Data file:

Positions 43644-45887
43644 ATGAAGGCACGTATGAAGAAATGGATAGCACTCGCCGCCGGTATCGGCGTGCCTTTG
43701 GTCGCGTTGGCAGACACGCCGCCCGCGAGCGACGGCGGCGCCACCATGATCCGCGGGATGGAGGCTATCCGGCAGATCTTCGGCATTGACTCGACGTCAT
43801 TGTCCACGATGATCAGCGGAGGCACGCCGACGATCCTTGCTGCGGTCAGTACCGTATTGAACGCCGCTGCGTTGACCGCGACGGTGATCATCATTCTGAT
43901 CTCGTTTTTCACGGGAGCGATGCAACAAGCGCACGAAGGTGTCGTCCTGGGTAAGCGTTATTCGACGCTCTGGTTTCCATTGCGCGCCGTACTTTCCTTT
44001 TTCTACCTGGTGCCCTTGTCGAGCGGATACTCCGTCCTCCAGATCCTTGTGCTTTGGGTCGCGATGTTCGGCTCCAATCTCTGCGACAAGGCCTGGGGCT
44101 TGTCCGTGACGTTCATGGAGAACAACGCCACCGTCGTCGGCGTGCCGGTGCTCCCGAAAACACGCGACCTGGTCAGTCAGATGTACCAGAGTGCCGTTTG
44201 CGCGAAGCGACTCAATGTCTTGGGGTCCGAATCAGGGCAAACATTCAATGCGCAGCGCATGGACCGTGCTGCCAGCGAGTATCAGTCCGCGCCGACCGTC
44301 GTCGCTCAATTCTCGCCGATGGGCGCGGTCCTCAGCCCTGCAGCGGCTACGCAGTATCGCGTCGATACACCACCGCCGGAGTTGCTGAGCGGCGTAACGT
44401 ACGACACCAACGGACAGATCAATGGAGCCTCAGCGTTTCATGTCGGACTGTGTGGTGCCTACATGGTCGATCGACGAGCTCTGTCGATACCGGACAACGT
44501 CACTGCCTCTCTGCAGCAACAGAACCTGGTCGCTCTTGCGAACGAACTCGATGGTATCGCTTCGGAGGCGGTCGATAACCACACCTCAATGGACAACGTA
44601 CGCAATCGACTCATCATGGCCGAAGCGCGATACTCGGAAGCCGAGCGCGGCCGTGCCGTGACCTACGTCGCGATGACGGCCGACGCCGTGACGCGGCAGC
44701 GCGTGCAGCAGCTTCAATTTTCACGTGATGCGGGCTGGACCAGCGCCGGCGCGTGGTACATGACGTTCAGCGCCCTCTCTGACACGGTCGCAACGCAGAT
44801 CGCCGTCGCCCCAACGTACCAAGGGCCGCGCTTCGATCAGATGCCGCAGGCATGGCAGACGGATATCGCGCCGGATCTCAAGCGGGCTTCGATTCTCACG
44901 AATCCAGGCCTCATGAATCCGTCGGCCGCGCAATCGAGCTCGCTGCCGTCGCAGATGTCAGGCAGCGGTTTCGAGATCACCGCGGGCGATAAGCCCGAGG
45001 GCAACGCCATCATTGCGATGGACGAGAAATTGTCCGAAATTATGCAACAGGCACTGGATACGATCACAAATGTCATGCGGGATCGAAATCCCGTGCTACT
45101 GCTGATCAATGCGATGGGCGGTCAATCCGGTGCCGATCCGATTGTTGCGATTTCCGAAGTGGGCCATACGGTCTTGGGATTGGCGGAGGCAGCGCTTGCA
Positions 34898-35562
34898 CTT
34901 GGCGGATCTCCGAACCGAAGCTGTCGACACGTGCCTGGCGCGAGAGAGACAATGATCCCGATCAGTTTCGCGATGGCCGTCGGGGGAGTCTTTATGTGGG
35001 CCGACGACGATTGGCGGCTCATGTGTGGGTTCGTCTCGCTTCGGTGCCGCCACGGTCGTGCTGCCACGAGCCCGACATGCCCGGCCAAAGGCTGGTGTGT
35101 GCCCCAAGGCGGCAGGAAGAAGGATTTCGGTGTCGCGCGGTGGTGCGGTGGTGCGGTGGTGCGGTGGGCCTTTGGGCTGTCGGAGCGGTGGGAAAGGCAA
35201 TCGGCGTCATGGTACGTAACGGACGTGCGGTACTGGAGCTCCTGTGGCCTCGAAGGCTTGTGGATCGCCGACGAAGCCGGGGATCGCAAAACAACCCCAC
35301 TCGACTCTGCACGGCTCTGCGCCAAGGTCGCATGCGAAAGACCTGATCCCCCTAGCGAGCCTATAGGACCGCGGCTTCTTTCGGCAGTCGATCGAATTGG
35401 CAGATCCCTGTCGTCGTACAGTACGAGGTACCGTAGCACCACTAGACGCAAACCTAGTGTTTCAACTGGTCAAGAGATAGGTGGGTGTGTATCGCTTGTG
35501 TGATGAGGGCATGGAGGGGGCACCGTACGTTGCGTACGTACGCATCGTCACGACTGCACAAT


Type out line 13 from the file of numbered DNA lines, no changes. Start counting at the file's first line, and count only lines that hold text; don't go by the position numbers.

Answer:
44701 GCGTGCAGCAGCTTCAATTTTCACGTGATGCGGGCTGGACCAGCGCCGGCGCGTGGTACATGACGTTCAGCGCCCTCTCTGACACGGTCGCAACGCAGAT